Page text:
"Good relations with Serbia and providing support on the road to EU membership remain a high priority of the Austrian Federal Government," Austrian Chancellor Sebastian Kurz said in an exclusive interview with Kurir. He rejected the claims that at the moment the Union is in a crisis of sorts, adding that he did not support the view of some of the member states that further enlargement should be stopped.
Kurz praised the economic reforms which Serbia and its leader, President Aleksandar Vučić, had undertaken in recent years, but also pointed out that no new chapters would be opened in the negotiations for Serbia's accession to the EU unless progress was made in the areas of the rule of law, the judiciary, media freedom, or the fight against corruption.
Regarding the coronavirus, Kurz is optimistic and thinks that the world will go back to normal in the summer.
Let's start from what has been the most topical issue across the globe for almost a year – the coronavirus pandemic. How much has the world changed during this pandemic?
"The coronavirus pandemic has changed the world considerably in the past year and presented enormous challenges to us all. We are currently fighting the spread of the virus in order to save lives and prevent the health system from becoming overwhelmed. At the same time, we are supporting the economy as much as possible in order to save jobs."
Many countries, including Austria, have taken strict measures – lockdown, quarantining, restrictions on movement.
"We had to make the decisions that no one wanted, but we are not shutting down entire industries for fun, nor do we lay down rules for the private lives of adults."
Is the vaccine at long last a light at the end of the tunnel? Will it make the world "normal" again?
"Each vaccination and the rising temperatures take us one step closer to normalcy. We will go back to normal in the summer. Furthermore, we will support the countries of the Western Balkans with vaccines."
How does the term "new normal", used to describe what the world has been living in in recent months, sound to you?
"The pandemic spills over into all countries in waves. Easing of restrictions will again be followed by a tightening of measures, like an accordion."
The global economy projections are gloomy. Many experts say that the post-pandemic recovery will be very slow, and there are estimates that we are in for a worse crisis than the 2008 one. How do you comment on that?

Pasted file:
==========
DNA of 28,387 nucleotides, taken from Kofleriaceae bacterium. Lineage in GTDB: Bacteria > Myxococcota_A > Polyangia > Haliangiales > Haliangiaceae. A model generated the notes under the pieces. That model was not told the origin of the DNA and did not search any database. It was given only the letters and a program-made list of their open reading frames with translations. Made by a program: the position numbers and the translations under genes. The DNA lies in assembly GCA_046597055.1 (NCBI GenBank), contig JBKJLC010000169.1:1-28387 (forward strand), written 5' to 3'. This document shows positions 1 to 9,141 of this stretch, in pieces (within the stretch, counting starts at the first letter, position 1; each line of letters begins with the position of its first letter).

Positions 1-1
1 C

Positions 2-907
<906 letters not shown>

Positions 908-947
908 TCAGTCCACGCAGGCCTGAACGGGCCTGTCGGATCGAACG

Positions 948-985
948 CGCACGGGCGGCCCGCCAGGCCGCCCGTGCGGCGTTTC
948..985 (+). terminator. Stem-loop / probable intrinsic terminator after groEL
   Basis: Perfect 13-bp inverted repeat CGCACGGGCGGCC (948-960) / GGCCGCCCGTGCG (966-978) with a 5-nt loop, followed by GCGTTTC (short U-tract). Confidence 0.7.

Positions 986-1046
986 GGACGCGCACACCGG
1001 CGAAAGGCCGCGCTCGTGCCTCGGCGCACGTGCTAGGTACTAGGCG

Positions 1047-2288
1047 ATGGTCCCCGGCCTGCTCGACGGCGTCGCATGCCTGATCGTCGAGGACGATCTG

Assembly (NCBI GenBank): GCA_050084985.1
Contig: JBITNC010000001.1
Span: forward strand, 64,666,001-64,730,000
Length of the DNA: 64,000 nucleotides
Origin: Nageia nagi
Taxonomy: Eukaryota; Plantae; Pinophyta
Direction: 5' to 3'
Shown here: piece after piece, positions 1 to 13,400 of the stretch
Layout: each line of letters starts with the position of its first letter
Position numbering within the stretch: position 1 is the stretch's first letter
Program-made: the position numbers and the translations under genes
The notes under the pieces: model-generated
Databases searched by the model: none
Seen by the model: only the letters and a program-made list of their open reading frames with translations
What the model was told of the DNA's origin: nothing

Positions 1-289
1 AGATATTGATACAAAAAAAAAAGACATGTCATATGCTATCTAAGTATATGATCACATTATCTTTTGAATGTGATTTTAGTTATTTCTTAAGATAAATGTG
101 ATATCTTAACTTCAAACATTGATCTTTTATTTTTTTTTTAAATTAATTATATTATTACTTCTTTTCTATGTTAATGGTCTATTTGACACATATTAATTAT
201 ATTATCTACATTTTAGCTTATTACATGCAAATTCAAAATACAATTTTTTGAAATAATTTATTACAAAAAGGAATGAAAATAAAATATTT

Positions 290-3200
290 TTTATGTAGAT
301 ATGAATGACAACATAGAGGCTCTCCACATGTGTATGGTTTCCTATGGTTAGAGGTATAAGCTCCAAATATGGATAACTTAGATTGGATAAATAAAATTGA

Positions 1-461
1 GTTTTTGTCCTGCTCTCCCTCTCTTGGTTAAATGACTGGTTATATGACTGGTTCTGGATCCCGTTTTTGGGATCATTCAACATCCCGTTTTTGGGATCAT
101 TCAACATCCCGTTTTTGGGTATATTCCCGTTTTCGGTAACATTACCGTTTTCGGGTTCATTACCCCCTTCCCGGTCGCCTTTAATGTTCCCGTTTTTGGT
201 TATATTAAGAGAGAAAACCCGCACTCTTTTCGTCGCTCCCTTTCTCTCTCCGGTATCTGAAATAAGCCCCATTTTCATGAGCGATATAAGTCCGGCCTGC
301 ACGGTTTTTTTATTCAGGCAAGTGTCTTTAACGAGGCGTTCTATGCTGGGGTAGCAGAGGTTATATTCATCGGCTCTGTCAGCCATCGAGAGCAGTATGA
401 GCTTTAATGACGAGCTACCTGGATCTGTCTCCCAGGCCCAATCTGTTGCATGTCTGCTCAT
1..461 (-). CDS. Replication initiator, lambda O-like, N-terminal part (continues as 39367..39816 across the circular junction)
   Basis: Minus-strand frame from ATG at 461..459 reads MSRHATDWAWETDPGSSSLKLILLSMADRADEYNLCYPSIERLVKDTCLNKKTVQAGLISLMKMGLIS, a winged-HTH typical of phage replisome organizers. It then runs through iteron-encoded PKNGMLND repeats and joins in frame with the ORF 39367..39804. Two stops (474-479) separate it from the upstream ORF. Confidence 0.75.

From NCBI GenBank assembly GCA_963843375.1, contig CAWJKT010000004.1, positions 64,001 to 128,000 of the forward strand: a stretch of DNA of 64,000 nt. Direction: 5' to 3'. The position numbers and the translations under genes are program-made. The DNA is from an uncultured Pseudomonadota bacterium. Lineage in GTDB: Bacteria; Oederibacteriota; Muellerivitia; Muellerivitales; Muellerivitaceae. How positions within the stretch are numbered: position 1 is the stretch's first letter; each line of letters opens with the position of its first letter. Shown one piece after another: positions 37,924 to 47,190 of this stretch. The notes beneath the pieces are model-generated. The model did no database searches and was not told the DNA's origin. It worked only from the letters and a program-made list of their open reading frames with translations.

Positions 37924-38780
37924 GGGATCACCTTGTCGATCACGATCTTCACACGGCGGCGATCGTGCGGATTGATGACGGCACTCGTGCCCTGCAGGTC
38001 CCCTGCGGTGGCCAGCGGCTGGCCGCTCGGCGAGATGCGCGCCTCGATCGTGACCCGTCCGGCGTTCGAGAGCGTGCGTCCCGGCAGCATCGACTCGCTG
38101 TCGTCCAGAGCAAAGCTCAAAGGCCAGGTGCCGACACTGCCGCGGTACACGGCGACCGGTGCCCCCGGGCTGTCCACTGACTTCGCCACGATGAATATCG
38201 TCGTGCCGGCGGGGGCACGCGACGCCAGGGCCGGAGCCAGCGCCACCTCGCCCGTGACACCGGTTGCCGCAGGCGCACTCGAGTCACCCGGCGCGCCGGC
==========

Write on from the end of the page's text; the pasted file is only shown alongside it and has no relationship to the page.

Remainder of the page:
"We are doing everything in our power to give entrepreneurs the best possible support, with solid economic relief and shorter working hours. Our aim is to save all jobs. Experts expect that the economy will grow again this year, mostly because we will make substantial progress through vaccination."
In general terms, is the EU in a crisis of sorts?
"I don't subscribe to this assessment. After initial problems, the EU now has joint responses to the pandemic in place, for example the common vaccine procurement."
Some of the leading EU member states are openly against further enlargement of the Union. Do you share this view?
"Austria will continue working towards the enlargement of the EU in the Western Balkans. The EU will not be complete until all of the Western Balkans joins it."
On the other hand, the fact is that Russia and China are stepping up their presence in this region. Can the European Union view this favourably?
"The EU is by far the most important trading and economic partner of all the countries in the Western Balkans. The prospects of EU accession are the main catalyst of reforms and the resolution of bilateral problems. As long as the EU keeps showing its strength in the Western Balkans and does not leave a vacuum, I am at ease about it."
With respect to Serbia's reforms, what objections do you have and what would you praise?
"I think that in this respect Serbia does not need third-party advice. It is up to the Serbian Government to set the reform priorities. As a country that has been actively supporting Serbia's accession to the EU for a long time, we welcome the fact that both President Vučić and Prime Minister Brnabić have confirmed the strategic priority of EU accession. Under the leadership of President Vučić, Serbia has carried out brave and important reforms in the areas of the economy and the state budget, showing in this way that reforms are indeed possible. Serbia is now benefitting from this in the fight against the economic fallout of the coronavirus pandemic. However, Serbia needs to be clear about the fact that progress in the areas of the rule of law, the judiciary, media freedom, and the fight against corruption is essential in the EU enlargement negotiations. Without concrete reforms in these areas, I don't expect any sort of EU-internal consensus to open further negotiation chapters. Here the expectations are clear. Austria will keep actively supporting Serbia in this, as it is in our interest to bring Serbia into the EU as a strong member. There are precise criteria for this, which Serbia too will have to meet. EU enlargement is also in the Union's strategic interest."